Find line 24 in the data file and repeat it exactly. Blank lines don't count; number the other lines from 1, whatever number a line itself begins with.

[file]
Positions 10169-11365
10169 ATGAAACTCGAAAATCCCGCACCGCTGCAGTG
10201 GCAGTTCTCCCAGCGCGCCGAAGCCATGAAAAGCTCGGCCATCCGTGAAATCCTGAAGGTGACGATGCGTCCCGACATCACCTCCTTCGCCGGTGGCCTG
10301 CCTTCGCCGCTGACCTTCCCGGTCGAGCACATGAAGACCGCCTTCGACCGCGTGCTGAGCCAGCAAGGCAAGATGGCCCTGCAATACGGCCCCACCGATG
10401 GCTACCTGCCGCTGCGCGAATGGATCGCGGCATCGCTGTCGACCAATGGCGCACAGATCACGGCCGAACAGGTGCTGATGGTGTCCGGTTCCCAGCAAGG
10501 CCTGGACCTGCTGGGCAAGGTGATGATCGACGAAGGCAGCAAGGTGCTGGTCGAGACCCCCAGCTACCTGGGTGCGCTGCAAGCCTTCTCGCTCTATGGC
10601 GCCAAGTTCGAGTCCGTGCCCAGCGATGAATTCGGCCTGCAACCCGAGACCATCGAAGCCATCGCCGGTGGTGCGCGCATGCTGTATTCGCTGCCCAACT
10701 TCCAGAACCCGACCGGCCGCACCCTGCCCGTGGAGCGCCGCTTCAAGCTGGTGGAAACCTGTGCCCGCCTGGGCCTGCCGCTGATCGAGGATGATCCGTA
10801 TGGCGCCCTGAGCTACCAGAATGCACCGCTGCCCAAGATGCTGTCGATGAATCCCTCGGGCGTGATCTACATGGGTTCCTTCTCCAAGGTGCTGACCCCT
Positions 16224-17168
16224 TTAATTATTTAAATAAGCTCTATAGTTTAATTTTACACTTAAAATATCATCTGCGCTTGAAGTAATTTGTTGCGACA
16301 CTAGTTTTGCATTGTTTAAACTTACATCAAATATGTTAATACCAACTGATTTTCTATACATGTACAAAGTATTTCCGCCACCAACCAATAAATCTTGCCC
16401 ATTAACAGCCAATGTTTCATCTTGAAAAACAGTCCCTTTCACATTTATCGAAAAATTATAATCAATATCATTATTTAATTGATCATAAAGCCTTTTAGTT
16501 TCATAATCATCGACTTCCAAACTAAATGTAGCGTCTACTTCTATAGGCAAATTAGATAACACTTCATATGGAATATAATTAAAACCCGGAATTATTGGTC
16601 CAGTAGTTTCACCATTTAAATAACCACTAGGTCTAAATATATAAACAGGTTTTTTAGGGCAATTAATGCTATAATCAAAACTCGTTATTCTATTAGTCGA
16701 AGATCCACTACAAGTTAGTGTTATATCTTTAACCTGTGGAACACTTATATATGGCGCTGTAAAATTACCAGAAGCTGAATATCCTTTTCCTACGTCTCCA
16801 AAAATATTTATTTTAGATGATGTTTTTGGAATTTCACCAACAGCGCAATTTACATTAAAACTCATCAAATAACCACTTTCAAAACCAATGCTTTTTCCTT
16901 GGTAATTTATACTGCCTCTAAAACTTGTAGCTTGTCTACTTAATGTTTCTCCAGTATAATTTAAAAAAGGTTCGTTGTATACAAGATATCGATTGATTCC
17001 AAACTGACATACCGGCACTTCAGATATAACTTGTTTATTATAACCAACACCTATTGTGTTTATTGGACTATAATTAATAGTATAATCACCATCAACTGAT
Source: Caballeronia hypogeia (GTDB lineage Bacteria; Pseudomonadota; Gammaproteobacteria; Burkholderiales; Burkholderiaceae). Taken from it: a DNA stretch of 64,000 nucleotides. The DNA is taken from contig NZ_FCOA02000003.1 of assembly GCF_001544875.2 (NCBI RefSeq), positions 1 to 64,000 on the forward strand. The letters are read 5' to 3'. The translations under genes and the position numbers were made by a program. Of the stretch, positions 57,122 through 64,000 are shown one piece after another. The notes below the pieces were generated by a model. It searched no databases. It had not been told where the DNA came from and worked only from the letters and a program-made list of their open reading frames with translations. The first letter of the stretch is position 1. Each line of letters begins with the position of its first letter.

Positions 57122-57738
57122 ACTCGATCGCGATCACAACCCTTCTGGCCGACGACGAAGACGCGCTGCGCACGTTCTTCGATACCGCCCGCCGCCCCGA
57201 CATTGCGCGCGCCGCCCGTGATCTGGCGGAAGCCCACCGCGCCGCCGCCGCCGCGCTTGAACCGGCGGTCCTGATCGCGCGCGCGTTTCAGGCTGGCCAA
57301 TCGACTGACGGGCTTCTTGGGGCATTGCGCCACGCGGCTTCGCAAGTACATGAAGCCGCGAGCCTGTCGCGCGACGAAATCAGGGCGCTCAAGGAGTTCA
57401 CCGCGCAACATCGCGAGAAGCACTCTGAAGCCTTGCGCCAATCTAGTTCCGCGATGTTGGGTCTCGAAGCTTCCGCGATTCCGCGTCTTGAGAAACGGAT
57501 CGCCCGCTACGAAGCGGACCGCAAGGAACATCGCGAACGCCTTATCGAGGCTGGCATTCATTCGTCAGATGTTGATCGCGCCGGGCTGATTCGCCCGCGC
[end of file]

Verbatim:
57301 TCGACTGACGGGCTTCTTGGGGCATTGCGCCACGCGGCTTCGCAAGTACATGAAGCCGCGAGCCTGTCGCGCGACGAAATCAGGGCGCTCAAGGAGTTCA